Cut and paste the following lines you your shell to create some example files:
ln -s /usr/bin/gimp ~/.wmx/"The Gimp"
cat << EOF > ~/.wmx/"Terminal"
chmod +x !*
On Debian, flwm has been modified to support a system-wide menu
when no ~/.wmx
exists, and scripts were added
to take advantage of the Debian menu system (see update-menus
on a window border raises window.
will move the window when in the title bar, and will resize it
in the edges. If the window cannot be resized then it will always move the
window. What it will do is indicated by the cursor shape.
on a window border lowers it to bottom.
anywhere on window border will move the window.
When you move a window it will stop at the edges of the screen. Dragging about
150 pixels further will unstick it and let you drag it off the screen.
on a window border pops up the menu.
on the desktop will pop up the menu.
The empty button "iconizes" the window: it will completely vanish. To
get it back use the menu.
The vertical-bar button "shades" (or "Venetian blinds"?) the
window. Click it again to restore the window. You can also resize the shaded
window to a new height or "open" it by resizing horizontally.
The two buttons below it toggle maximum height and/or maximum width.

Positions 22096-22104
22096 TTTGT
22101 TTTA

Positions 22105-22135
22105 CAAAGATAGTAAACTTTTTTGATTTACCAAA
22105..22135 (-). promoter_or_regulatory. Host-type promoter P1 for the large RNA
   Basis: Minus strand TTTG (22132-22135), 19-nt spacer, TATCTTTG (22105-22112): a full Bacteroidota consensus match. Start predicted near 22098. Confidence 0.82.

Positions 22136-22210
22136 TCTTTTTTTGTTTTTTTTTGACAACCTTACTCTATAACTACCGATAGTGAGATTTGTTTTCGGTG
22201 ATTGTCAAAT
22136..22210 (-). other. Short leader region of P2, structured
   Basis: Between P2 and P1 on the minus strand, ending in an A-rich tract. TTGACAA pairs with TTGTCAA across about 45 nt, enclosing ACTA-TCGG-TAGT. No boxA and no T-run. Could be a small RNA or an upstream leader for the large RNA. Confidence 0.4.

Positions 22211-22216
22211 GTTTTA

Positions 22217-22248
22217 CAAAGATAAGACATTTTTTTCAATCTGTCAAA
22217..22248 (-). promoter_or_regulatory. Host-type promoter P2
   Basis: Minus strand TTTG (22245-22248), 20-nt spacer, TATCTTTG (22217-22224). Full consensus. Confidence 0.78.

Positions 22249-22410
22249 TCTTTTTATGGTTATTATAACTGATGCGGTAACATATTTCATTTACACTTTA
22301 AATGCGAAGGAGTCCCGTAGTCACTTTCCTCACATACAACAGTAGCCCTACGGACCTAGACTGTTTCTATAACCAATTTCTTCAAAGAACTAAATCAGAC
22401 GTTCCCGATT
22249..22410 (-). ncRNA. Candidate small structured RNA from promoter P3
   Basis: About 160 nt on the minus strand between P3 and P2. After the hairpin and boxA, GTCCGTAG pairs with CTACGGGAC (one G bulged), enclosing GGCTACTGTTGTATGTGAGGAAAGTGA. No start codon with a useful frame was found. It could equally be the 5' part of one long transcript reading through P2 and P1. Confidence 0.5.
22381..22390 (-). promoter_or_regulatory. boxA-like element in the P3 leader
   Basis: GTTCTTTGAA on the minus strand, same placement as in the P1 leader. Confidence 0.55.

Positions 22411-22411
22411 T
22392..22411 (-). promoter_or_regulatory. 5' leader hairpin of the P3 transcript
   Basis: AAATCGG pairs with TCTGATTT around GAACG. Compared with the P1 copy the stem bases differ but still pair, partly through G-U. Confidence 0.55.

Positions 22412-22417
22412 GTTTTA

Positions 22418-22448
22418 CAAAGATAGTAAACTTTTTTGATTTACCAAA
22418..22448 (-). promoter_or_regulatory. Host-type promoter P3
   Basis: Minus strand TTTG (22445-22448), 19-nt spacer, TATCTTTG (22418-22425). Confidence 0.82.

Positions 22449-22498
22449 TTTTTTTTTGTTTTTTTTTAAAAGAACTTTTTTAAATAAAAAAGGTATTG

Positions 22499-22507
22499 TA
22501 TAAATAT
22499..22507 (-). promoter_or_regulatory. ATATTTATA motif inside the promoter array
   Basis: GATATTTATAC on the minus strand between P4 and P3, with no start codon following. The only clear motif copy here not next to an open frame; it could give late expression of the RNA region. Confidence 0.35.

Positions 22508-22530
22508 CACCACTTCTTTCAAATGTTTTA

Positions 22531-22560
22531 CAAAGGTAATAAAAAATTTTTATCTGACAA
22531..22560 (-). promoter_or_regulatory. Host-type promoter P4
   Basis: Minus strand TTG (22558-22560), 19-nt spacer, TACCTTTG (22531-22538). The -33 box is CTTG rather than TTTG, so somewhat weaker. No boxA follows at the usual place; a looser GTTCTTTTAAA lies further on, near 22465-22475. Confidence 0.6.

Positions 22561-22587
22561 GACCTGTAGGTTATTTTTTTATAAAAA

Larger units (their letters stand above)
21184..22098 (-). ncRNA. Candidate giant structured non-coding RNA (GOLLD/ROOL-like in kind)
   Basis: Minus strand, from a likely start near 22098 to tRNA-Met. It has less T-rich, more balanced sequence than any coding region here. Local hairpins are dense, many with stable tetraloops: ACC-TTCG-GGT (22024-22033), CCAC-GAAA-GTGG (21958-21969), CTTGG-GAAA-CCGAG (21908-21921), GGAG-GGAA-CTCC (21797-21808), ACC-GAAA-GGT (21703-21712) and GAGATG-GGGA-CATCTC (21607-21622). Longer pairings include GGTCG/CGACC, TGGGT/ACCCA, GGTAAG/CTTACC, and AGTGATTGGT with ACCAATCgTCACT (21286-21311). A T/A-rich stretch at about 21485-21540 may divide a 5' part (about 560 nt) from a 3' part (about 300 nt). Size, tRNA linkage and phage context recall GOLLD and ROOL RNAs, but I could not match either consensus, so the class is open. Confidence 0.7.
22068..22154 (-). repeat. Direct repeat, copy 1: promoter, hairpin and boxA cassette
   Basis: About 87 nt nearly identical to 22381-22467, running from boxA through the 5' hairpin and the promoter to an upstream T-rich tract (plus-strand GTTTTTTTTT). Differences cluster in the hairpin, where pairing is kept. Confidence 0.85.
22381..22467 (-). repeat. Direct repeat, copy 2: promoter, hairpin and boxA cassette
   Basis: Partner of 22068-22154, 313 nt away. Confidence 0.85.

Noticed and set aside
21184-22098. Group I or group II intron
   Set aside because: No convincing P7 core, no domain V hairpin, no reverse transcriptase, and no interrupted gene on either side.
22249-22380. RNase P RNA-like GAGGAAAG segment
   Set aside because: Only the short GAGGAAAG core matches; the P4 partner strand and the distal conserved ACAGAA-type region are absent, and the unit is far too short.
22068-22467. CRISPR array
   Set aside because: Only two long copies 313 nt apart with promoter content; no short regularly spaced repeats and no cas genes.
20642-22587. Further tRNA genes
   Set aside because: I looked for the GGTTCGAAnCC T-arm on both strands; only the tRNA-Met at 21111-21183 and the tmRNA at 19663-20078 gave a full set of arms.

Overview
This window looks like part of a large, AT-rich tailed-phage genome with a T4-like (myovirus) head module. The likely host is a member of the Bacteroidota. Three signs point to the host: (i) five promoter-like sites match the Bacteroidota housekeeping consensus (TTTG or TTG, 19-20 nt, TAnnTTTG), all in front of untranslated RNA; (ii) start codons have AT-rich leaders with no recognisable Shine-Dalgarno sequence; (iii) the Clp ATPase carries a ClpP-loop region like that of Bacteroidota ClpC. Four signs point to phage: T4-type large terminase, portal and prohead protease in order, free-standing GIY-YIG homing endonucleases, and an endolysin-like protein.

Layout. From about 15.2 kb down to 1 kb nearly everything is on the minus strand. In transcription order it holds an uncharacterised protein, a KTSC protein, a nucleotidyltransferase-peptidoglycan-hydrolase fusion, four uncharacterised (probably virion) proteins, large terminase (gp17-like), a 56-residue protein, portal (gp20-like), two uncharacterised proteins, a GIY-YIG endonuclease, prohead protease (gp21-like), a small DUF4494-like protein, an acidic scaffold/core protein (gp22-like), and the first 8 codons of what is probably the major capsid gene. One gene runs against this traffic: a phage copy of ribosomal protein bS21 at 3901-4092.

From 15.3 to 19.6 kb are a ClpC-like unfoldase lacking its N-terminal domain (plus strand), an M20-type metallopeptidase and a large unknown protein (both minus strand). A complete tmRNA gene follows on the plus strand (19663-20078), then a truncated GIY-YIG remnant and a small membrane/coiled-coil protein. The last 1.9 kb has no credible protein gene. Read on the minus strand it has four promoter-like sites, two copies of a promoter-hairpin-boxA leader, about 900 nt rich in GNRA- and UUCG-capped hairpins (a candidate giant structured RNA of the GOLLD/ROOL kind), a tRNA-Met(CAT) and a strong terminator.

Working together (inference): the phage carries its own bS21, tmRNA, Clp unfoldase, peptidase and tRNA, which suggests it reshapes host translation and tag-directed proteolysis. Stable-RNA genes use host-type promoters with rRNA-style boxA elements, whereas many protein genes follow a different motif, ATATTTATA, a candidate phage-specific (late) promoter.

The X button at the bottom closes the window.
on window border, or any-click
on the desktop, or
will pop up
Releasing Alt will pick the current menu item. This makes flwm work very much
(exactly?) like the Windows 95 shortcuts.
Each main window is a menu item. If the window is "iconized" the
little picture shows an open rectangle, otherwise it shows a filled rectangle.
Picking a menu item deiconizes and raises that window and warps the pointer so
it is current.
asks for a name of a new desktop and makes it current. The
desktop will initially be empty (except for sticky items).
To move windows to the current desktop, pop up the menu and pick windows off of
other desktops (if using the keyboard, use left arrow to go to the desktop
names, move up and down to the other desktop, and use right arrow to enter
that desktop). The window will be moved from the other desktop to the current
To switch to another desktop, pick the title of the desktop (if using the
keyboard, use left arrow to go to the desktop names, move up and down to the